Another alternative cufi may be formed by folding the cuff section into small adjacent pleats, which would be spread open to fit as the gown. is Puton.
Waterproofed industrial crepe which has been given an elasticizing treatment may also be used for cufis. Price permitting, elastic webbing .cufis, such as employed in underwear, may be used.
The waistband portion of the gown comprises an integral external heading 3! formed in the manner shown in Figure 9, as by horizontally folding the garment sections at 32 and 33,. overlapping the folds, and gluing or heat-sealing the overlapped folds together. A tie string or tape 34 is contained in the heading 3!, the ends of the spring or tape being employed to secure the waist portion of the gown behind the wearer, as shown in Figure 2.
Instead of employing continuous main body sections, the main. body portion of the gown may comprise ablouse section 35 and a skirt section 3.6,. as shown in Figure 8. The integral tubular Waist band heading, shown at 3'1, is formed in the lower marginal portion of the blouse section and the lower margin of said blouse section is lapped over, adhered and/or stitched on the upper marginal portion of the skirt section.
The nurse's gown, shown at 38 in Figure 3, is generally similar in construction to the surgeon's gown above described, except that the sleeves, designated. at. 39, 39, are of three-quarter length, and are not provided with cuffs. According to the strength of the material used, the sleeves of the. nurses own may be hemmed at their lower edges.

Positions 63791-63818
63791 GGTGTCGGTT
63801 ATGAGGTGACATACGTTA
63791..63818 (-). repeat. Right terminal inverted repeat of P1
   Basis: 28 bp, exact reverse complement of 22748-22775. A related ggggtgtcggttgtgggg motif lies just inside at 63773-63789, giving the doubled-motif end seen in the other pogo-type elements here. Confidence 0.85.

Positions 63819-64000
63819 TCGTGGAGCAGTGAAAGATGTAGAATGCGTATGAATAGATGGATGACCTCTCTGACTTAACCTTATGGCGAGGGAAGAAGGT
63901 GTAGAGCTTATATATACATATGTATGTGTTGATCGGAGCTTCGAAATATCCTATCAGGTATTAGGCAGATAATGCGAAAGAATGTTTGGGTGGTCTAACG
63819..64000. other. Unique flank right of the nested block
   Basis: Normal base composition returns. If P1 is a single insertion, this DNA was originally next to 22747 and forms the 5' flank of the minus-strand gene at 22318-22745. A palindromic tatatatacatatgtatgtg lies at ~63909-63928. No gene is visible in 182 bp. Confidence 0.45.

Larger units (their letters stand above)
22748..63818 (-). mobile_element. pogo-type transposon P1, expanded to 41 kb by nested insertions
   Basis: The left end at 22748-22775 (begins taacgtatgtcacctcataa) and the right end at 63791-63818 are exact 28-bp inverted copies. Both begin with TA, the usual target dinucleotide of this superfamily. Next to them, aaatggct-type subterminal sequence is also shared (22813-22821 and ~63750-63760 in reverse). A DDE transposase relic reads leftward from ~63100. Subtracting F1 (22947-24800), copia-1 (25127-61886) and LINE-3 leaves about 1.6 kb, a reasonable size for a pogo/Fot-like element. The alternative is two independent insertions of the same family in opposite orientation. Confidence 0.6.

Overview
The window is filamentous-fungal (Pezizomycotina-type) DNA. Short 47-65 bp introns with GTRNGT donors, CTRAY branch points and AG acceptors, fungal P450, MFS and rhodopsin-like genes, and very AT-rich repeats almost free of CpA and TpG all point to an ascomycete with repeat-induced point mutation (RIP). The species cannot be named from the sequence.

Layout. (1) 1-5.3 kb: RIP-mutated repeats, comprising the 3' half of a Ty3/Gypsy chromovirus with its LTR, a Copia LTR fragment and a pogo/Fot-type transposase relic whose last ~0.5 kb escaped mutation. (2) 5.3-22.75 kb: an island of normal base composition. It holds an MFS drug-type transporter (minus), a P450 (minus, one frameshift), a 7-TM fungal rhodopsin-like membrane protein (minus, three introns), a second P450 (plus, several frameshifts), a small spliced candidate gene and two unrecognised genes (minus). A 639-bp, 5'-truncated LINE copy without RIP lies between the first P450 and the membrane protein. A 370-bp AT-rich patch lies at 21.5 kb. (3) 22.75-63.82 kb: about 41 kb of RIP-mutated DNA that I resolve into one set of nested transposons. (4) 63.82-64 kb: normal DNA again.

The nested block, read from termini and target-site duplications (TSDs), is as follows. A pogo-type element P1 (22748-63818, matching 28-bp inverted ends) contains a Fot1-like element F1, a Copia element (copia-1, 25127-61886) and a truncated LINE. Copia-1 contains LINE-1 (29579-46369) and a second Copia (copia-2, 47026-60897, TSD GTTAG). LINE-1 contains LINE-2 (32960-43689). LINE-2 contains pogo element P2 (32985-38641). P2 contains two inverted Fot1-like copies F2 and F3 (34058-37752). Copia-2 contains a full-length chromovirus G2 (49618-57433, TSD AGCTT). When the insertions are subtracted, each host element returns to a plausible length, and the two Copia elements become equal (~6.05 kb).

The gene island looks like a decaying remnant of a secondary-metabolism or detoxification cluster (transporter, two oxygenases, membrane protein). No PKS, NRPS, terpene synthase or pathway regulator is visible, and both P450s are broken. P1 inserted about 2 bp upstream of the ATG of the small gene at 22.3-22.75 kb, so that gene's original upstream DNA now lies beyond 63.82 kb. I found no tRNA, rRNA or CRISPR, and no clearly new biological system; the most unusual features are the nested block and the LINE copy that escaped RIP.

The patients gown, shown at 48 in Figure 4, is also generally similar ,to the surgeons gown except that the waistband is omitted and the sleeves, shown at 4|, 4!, are of full length and. are not provided with cufis. According to the strength of the: material used, the sleeves of. the patients gown may be hemmed atv their lower-edges,
As above mentioned, the various sections of the own'are madeof paperor nonwoven fabric,v The neckpiecezmay be ofsofter grade,v if desired. A thin film of Dri-film, aluminum stearate, or a suitable plastic may be applied over the entire outer surface of the gown or over the front of the gown to make either the entir garment or the front ofv the garment substantially waterrepellent.
The gowns may be packaged either in hermetically sealed sterilized envelopes, as above described, or may be packaged in screw-top sealed cans which may be sterilized. in water by the application of heat.